More than 2 million people in the U.S. are pathological gamblers, according to Keith Whyte, executive director of the National Council on Problem Gambling in Washington, D.C. Between nearly 5 million and 7 million more adult have serious gambling problems, and perhaps 15 million more are at risk.

The last time he bet on the Super Bowl, back in 1996, the U.S. economy was booming, unemployment was 5.6 percent and Pittsburgh was playing Dallas.

Even then, with all the odds in his favor, the longtime compulsive gambler discovered that the stakes were too high.

“I won the bet but I lost my integrity, I lost my self-respect,” said Robert G., who follows the Gamblers Anonymous support group practice of withholding his full name. “My life was a mess.”

So the 58-year-old Los Angeles marketing executive can imagine the dire times that await gamblers in the current financial climate, when there are early fears that a tumbling economy may propel more people into addiction.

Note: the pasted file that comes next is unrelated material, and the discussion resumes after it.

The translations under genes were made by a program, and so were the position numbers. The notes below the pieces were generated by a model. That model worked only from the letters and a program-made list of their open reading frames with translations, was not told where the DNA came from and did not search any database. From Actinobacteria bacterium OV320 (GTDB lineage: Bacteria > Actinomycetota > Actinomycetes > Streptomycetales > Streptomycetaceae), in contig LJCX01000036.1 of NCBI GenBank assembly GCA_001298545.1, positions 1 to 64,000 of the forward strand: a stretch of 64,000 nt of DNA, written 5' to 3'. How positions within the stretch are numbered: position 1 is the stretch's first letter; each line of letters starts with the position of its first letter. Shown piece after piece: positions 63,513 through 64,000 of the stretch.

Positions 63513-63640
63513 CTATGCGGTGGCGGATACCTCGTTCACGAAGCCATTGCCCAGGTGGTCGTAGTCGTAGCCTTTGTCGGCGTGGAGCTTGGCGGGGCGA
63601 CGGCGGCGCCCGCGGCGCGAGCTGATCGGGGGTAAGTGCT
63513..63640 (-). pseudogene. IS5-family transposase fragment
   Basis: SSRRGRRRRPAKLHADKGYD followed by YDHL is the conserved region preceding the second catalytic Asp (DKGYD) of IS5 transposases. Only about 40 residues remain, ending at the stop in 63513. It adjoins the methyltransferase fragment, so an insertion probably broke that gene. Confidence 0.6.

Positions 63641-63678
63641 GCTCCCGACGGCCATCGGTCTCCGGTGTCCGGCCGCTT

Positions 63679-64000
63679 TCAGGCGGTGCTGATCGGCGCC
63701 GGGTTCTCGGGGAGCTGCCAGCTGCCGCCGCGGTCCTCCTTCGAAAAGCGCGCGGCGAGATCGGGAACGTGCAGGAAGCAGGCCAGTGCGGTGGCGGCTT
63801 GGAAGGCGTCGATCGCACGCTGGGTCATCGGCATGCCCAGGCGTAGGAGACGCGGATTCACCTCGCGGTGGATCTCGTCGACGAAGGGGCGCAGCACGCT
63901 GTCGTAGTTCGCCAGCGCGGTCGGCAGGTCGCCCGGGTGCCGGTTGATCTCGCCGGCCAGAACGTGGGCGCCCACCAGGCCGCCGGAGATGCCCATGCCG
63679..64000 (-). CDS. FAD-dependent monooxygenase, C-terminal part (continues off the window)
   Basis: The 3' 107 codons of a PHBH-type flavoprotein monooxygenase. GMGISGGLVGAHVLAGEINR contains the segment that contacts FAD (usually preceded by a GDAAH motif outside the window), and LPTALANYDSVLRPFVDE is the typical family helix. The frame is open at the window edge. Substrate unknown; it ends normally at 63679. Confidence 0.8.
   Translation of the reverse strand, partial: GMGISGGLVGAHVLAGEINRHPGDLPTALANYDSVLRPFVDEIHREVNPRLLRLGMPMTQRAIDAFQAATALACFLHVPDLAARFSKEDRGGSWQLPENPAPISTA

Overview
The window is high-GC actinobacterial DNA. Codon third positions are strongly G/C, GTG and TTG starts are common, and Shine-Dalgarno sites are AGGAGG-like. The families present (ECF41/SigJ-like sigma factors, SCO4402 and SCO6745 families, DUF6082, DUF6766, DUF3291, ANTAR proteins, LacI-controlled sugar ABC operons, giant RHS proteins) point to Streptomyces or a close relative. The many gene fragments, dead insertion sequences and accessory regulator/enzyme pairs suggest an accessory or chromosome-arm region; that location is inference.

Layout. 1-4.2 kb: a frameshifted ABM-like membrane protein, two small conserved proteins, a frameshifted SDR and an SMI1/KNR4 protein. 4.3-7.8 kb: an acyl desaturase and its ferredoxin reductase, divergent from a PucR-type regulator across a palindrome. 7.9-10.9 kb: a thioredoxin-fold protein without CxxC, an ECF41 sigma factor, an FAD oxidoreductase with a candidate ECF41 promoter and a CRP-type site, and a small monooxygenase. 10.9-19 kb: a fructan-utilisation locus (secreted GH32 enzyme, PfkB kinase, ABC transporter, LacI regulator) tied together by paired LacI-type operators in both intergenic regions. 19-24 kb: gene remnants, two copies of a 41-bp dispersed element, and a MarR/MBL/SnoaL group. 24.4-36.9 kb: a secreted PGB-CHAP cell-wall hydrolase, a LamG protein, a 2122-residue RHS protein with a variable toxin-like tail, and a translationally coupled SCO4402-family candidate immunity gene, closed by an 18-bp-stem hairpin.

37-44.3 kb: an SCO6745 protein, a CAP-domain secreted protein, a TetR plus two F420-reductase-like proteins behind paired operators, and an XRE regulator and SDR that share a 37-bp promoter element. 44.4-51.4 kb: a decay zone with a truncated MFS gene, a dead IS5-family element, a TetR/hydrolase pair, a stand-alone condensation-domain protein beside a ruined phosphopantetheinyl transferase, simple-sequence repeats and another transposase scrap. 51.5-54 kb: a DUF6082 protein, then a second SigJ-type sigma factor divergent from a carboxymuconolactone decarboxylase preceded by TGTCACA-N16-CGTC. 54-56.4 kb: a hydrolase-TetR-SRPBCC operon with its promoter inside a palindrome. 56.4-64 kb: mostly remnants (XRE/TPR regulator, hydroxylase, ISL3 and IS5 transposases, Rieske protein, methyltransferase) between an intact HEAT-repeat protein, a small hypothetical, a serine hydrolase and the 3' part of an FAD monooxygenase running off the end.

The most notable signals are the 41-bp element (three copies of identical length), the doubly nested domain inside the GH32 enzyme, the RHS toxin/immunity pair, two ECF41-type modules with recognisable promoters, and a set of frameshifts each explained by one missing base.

“People are going to take shots who would not have taken shots,” the gambler said.

On the eve of what some regard as the peak of the gambling season — the Super Bowl and the March Madness college basketball tournament — industry experts echo that view, speculating that even as gambling revenues plummet in this economic downturn, the proportion of problem and pathological gamblers could rise.

“A whole lot more people are under stress,” said Bill Eadington, a professor of economics at the University of Nevada, Reno, and director of the Institute for the Study of Gambling and Commercial Gaming. “On that basis, I would expect we probably are seeing more problem gambling than we would under different circumstances.”

Desperate times
People desperate because of record layoffs, home foreclosures and failing investments may turn to gambling as a last resort, said Jeffrey Marotta, a researcher who runs a consulting business, Problem Gambling Solutions Inc. in Portland, Ore. And a fraction of those people may be more prone to problem behaviors or addiction.

“There may be a decrease in general revenues, but more problem gamblers,” he said.

That notion is hotly disputed by the American Gaming Association, a Washington, D.C. industry trade group, which notes that the proportion of problem gamblers in society has remained steady for decades, through good times and bad.